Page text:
Mayor Hahn's LAX "Modernization" Plan won City Council approval last week, so neighbors of the airport, people who use the airport, people who use the 405, hell, almost everybody in L.A. will be affected by this huge public works/pork project in one way or another.

The one potential silver lining that may help to alleviate the inevitable increase in traffic around LAX? Councilmember LaBonge's successful attempt to insert a provision into the plan that would extend the Green Line into the airport proper, thereby creating a direct rail link that should finally give travelers a cost-effective, convenient alternative to driving.

James Ellroy took his "devil-dog" schtick to Skylight Books this week, in support of his newest book, Destination: Morgue! He can be relied upon to snarl and curse and praise the L.A.P.D., behavior which makes for great copy, (especially for the Toronto Star reporter who writes admiringly of Ellroy's tough guy persona), but has begun to supercede his writing.

Whether you love him, hate him, or used to love him and now hate him, James Ellroy was, for a time, the best chronicler of L.A.'s underbelly since maybe Raymond Chandler (who Ellroy disses for lax plotting, which was never the point of Chandler's work anyway). I devoured his books after my first trip out here, before I had decided to actually make the move, and his work has forever colored the way I view my new home.

His more recent works have devolved (in my mind) into shallow self-caricature, page after page of one sentence paragraphs and ever more hyper-stylized dialogue. Still, I pull out my copy of The Black Dahlia every now and again, dive into the expertly crafted story, and hope DePalma doesn't trash it.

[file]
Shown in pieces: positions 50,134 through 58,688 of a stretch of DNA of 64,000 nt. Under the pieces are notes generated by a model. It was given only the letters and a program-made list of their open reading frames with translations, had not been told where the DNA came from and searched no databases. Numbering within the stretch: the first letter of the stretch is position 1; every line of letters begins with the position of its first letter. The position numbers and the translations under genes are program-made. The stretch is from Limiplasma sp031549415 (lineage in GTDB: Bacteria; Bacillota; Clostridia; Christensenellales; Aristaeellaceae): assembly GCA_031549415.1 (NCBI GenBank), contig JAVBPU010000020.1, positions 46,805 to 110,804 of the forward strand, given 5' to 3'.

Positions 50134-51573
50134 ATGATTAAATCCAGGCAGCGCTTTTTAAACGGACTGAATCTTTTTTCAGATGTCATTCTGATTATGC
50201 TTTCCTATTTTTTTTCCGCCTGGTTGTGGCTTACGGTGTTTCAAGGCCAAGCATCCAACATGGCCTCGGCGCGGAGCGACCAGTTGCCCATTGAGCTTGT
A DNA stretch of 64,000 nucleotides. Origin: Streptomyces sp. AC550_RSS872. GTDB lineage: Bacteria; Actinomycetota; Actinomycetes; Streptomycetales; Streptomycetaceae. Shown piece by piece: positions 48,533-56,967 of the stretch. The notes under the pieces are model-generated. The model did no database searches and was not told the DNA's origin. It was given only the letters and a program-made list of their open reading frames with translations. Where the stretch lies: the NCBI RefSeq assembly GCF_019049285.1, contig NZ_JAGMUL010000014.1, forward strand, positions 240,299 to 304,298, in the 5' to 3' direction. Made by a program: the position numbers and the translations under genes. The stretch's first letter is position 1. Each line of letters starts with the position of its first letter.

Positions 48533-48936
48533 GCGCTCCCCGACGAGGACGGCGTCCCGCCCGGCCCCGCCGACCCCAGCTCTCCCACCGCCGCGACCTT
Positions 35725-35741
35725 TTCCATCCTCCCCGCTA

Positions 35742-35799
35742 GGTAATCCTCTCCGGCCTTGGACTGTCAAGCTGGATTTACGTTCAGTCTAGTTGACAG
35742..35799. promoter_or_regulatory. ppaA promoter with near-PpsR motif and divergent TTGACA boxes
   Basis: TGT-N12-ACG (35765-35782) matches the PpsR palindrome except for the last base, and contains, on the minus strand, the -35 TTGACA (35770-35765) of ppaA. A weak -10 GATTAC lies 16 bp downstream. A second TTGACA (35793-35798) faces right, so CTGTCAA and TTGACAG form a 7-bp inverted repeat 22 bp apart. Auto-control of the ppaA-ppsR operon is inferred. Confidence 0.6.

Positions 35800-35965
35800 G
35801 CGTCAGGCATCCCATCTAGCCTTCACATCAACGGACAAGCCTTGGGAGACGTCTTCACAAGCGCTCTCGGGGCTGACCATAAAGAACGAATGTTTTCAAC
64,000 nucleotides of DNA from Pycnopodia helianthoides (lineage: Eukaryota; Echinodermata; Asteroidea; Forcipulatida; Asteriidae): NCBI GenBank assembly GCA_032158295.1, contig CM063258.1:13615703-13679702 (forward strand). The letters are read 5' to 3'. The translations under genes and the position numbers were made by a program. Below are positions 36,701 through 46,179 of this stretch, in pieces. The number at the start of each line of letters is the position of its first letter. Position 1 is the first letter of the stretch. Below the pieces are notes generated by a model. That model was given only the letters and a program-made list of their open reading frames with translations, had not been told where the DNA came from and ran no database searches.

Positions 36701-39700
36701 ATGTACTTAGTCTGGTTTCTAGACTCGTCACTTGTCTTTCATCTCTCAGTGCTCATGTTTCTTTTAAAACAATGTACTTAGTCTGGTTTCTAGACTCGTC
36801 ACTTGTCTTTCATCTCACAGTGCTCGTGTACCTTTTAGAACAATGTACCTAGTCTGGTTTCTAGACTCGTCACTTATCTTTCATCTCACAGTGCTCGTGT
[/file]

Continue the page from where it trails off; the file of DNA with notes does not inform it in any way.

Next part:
Silverlaker.com is no more. When/why did that happen?
If you like the movie Chinatown (and what self-respecting Angeleno doesn't?), here's an interesting article on the film's 30 year reunion. Most of the principals were there, sans Roman Polanski, natch, who's still on the lam from a child-sex charge, and they shared some interesting behind- the-scenes stories.

I love this movie. I love it because of it's painstaking recreation of L.A. in the 30's, a sun-kissed town that was still a frontier in so many ways. The scene in which Gittes and his operative paddle about on Echo Park lake while spying on a suspected adulterer makes me wish (even more than usual) that I could see L.A. back then, just for a day. An L.A. before freeways, before smog, before , even, the San Fernando Valley was transformed from a idyllic citrus orchard into a sprawling wasteland of ranch homes and strip malls.